Patti Smith on Virginia Woolf’s Cane, Charles Dickens’ Pen & Other Cherished Literary Talismans

Oh to be eulogized by Patti Smith, Godmother of Punk, poet, best-selling author.

Her memoir, Just Kids, was born of a sacred deathbed vow to her first boyfriend, photographer Robert Mapplethorpe.

Its follow up, M Train, started out as an exercise in writing about “nothing at all,” only to wind up as an elegy to her late husband, guitarist Fred “Sonic” Smith. (Their daughter suggested that her dad  “was probably annoyed that Robert got so much attention in the other book.”)

Cherishing the memories comes easily to Smith, as she reveals in a fascinating conversation with the New York Public Library’s Paul Holdengräber, above.

She and husband Smith celebrated their first anniversary by collecting stones from the French Guiana penal colony, Saint-Laurent-du-Maroni, in an effort to feel closer to Jean Genet, one of her most revered authors.

She believes in the transmutation of objects, unabashedly lobbying to liberate the walking stick that accompanied Virginia Woolf to her death from the NYPL’s collection in order to commune with it further. She may turn into a gibbering fangirl in face to face meetings with the authors she admires, but interacting with relics of those who have gone before has a centering effect.

Needless to say, her fame grants her access to items the rest of us are lucky to view though the walls of a vitrine.

She has paged through Sylvia Plath’s childhood notebooks and gripped Charles Dickens’ surprisingly modest pen. She has ““perpetuated remembrance” by coming into close contact with Bobby Fischer’s chess table, Frida Kahlo’s leg braces, and a hotel room favored by Maria Callas. Her recollection of these events is both reverential and impish, the stuff of a dozen anecdotes.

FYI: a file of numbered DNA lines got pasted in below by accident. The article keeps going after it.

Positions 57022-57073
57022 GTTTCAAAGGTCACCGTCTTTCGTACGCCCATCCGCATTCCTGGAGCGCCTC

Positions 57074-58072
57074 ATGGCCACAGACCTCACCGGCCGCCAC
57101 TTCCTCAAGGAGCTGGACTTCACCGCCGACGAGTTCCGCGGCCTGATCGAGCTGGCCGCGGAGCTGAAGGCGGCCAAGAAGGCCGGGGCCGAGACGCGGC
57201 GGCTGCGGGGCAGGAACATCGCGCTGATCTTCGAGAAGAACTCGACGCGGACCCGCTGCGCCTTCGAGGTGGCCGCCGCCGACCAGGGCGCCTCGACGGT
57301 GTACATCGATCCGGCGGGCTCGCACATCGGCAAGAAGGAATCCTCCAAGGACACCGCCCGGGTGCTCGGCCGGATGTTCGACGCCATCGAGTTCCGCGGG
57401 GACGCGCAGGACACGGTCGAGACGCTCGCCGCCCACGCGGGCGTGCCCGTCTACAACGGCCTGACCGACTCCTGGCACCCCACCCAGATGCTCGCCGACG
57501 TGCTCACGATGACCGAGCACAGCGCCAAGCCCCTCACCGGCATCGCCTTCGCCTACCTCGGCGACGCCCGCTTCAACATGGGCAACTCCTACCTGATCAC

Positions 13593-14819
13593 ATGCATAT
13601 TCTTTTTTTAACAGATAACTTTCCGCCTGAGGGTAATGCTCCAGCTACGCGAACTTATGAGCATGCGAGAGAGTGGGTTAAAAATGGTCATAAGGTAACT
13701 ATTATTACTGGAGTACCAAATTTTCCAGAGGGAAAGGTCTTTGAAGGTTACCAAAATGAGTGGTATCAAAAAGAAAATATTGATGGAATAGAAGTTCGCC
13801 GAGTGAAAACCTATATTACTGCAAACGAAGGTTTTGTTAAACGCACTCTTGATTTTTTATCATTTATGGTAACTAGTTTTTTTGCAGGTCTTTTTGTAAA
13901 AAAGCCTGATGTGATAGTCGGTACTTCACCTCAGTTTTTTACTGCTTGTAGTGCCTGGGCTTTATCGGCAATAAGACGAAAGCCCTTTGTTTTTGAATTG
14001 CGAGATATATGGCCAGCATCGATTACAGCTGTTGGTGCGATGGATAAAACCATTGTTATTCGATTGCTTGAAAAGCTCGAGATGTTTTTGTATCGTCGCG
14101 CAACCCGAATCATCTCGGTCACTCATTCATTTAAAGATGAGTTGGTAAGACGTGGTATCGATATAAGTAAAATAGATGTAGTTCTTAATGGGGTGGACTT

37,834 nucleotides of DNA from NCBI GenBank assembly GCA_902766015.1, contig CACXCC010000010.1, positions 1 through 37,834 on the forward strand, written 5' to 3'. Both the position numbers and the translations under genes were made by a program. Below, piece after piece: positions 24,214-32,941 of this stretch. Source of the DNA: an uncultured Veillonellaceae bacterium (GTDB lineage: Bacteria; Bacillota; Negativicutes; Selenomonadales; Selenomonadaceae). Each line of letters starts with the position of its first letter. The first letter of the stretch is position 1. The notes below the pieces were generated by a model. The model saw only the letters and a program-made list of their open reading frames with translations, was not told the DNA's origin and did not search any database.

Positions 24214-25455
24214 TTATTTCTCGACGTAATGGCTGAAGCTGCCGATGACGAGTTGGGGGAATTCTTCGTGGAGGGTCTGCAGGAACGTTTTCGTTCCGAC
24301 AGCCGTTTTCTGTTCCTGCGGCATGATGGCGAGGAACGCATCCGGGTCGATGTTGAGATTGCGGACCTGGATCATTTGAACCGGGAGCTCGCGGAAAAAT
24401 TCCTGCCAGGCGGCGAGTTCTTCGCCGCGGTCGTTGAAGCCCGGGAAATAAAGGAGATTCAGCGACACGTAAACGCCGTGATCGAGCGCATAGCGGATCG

“I would faint to use (sculptor Constantin) Brâncuși’s toothbrush,“ she quips. “I wouldn’t use it though.”

Where tangible souvenirs prove elusive, Smith takes photographs.

Interviewer Holdengräber is uniquely equipped to share in Smith’s literary passions, egging her on with quotes recited from memory, including this beauty by Rainer Maria Rilke:

Now loss, however cruel, is powerless against possession, which it completes, or even, affirms: loss is, in fact, nothing else than a second acquisition–but now completely interiorized–and just as intense.

(The sentiment is so lovely, who can blame him for invoking it in previous conversation with NYPL guests, artist Edmund de Waal and pianist Van Cliburn.)

The topic can get heavy, but Smith is a consummate entertainer whose clownish brinkmanship leads her to cite Jimi Hendrix: “Hooray, I wake from yesterday.”

The complete transcript of the conversation is available for download here, as is an audio podcast.

Note: You can download Just Kids or M Train as free audio books if you join’s 30-day free trial.

Related Content:

Master Curator Paul Holdengräber Interviews Hitchens, Herzog, Gourevitch & Other Leading Thinkers

Patti Smith’s List of Favorite Books: From Rimbaud to Susan Sontag

Patti Smith and David Lynch Talk About the Source of Their Ideas & Creative Inspiration

Ayun Halliday is an author, illustrator, and Chief Primatologist of the East Village Inky zine. Follow her @AyunHalliday

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  • steve kerensky says:

    Patti`s fearless strength, her poetic nature, her wit, inquisitiveness and all her emotional power emotional power shine out of this broadcast. Those qualities contributed so much to my recovery from mental illness when there seemed at times to be no point to anything. And now, whenever I occasionally find myself pissing in a river she lifts me up again. So I can never quite express everything she gives out so freely, except to say how grateful I am for all this. And to you for making this recording.

    In the noise of the modern world, she speaks above all that deadening racket for life and poetry and music. Praise be.

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